“Third: Tell someone. In a recent experiment, people learned about sound waves and the Doppler effect. (You know, the phenomenon that causes the siren on a police car to be high-pitched as it approaches you and drop as it passes you). At the end of studying, the participants were randomly assigned to deliver a lesson on the material with or without notes. A week later, they came back and had to take a surprise test on their recall. The ones who had taught the lesson without notes did better.”
Click the image to read more.
Great Medicare resources!!
Medicare offers numerous tips through its Web site. And it offers good advice to help you fight Medicare fraud and protect your identity.
In a recent E-mail, Medicare offered three specific tips:
- Protect your identity. “Identity theft happens when someone uses your personal information without your consent to commit fraud or other crimes. Guard your Medicare Number and card, and keep your Social Security Number safe.”
- Help fight Medicare fraud. “Use your MyMedicare account to stay on top of your claims. If you find errors or fraud, report it to us. Don’t have a MyMedicare account yet? Sign up for free at MyMedicare.gov today.”
- Know your rights. “You have certain rights and protections designed to make sure you get the health care services the law says you can get.”
Click the Medicare logo to learn more about its resources.
Great resources and information.
According to U.S. News & World Report, the Mayo Clinic is ranked as number one on its Best Hospitals Honor Roll:
“It is nationally ranked in 15 adult and 7 pediatric specialties and rated high performing in 1 adult specialty and 9 procedures and conditions. It is a general medical and surgical facility. What became the Mayo Clinic was founded in 1889 in Rochester, Minnesota. The Mayo Clinic opened hospitals in Jacksonville, Florida, in 1986 and Scottsdale, Arizona, in 1987. The Mayo Clinic Health System was established in 1992 and owns 19 hospitals in Minnesota, Wisconsin and Iowa. The Mayo Clinic School of Medicine is the teaching arm of the Mayo Clinic. The hospital’s two Rochester campuses include the Mayo Eugenio Litta Children’s Hospital. The Mayo Clinic has a large integrated transplantation program.”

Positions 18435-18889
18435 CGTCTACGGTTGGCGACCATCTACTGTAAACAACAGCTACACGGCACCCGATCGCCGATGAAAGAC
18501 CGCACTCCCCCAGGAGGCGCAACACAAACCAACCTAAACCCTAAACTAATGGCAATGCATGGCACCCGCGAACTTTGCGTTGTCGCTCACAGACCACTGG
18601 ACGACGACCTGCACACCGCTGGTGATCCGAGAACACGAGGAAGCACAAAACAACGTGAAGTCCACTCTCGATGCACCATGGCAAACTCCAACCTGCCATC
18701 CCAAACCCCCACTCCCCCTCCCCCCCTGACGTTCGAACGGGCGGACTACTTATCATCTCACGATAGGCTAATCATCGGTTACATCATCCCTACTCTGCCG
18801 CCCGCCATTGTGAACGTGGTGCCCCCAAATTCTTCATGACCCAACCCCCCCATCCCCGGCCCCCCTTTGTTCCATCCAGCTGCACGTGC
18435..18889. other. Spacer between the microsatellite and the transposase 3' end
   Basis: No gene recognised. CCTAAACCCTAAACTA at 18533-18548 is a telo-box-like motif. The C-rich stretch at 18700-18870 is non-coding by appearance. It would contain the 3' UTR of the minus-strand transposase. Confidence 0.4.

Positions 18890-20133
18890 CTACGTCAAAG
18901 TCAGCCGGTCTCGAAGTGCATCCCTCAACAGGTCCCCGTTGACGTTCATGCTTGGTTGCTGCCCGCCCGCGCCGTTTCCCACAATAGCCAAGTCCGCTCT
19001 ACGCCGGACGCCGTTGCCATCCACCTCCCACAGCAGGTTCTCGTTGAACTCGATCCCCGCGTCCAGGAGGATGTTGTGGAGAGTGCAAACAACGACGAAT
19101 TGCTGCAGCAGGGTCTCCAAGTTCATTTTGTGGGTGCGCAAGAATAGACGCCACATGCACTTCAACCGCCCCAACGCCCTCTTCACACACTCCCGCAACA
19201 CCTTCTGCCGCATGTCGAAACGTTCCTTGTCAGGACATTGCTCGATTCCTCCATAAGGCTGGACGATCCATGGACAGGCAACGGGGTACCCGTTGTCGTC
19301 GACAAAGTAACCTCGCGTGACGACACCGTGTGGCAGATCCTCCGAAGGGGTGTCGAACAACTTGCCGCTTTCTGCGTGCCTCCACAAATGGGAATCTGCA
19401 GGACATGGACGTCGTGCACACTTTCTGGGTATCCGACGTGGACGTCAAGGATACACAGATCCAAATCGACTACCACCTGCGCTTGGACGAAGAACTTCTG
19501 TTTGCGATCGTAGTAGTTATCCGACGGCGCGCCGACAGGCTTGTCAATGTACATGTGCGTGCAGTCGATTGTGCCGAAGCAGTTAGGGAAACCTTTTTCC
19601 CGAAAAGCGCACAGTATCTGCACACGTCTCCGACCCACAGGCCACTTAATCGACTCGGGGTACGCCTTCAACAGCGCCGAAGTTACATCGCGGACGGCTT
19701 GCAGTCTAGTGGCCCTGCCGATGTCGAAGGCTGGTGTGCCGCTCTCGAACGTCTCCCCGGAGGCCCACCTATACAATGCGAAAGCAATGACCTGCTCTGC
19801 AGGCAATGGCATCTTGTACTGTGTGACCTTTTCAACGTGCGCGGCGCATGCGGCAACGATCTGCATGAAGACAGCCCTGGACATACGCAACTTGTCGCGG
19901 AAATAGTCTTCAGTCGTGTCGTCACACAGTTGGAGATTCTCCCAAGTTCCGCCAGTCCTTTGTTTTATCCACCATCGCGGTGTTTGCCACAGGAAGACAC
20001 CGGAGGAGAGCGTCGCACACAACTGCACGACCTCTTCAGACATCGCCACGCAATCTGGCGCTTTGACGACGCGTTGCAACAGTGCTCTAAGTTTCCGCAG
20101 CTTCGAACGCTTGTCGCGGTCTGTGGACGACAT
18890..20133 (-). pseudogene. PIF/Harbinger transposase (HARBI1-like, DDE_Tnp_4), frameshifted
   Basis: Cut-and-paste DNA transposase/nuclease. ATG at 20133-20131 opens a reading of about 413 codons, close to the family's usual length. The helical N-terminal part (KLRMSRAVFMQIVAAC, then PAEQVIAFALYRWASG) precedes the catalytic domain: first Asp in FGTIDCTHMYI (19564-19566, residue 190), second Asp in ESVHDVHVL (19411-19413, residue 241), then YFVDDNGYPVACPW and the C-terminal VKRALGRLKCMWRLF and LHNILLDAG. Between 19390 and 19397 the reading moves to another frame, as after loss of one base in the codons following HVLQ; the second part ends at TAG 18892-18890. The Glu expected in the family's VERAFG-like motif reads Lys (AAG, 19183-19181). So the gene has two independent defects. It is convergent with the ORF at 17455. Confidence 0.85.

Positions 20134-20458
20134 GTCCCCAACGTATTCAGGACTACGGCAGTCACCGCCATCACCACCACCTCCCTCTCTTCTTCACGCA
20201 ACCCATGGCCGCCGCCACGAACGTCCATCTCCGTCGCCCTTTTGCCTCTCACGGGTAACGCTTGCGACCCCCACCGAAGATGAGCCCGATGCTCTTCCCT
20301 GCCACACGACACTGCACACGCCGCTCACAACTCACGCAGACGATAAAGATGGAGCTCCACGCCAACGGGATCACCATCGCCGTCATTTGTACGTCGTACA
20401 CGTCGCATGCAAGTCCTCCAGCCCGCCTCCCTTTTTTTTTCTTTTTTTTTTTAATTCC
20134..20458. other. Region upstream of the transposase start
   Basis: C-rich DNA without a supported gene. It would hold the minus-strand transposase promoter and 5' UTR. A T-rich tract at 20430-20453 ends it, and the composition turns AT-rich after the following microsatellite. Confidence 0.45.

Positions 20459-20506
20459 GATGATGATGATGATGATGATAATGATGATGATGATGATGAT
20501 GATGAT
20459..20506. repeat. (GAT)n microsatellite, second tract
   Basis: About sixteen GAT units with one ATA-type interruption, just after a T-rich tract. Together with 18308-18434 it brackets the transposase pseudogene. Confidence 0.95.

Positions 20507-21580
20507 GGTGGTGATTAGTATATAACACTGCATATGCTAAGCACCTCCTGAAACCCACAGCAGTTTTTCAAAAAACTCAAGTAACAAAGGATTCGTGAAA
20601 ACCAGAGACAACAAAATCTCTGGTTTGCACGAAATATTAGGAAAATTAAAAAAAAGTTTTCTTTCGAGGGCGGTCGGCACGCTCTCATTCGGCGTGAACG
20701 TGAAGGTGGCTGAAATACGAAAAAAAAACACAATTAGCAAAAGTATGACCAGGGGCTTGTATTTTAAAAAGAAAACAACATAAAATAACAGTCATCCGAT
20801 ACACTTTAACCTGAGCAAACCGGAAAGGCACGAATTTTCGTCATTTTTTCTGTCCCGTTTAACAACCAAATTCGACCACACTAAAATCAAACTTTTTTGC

All of this means that the online Mayo Clinic resources are quite valuable. Check them out.
Mayo Clinic Main Web Site
At its main Web site, the Mayo Clinic provides a lot of information. Click the image to visit the home page.
Mayo Clinic YouTube Channel
The Mayo Clinic has its own YouTube channel with numerous videos. Here is one example.
Mayo Clinic News Network
At this Web site, the Mayo Clinic:
Here is an example.
Mayo Clinic Facebook and Instagram Pages
The Mayo Clinic participates with a variety of social media, including Facebook and Instagram. Click the images to visit those pages.
See what patients’ roles encompass. With video.
Earlier this month, I gave a presentation to about 65 residents and other doctors on “Roles in Patient-Doctor Relationships: Seeing Both Sides.”
This is the second post:
- Doctors’ Roles and Responsibilities (including doctor morale)
- Patients’ Roles and Responsibilities (and what doctors wish patients knew)
- Stages of Patient Frustration and Satisfaction
- Doctor Actions Improving Patient Relationships
- Patient Actions Improving Doctor Relationships
- We’re Not There Yet on Doctor-Patient Relationships
Patients typically have the roles and responsibilities highlighted in this image. How do YOU rate YOURSELF across these roles and responsibilities?
As patients, it is also vital for us to educate ourselves. This video shows a few such factors.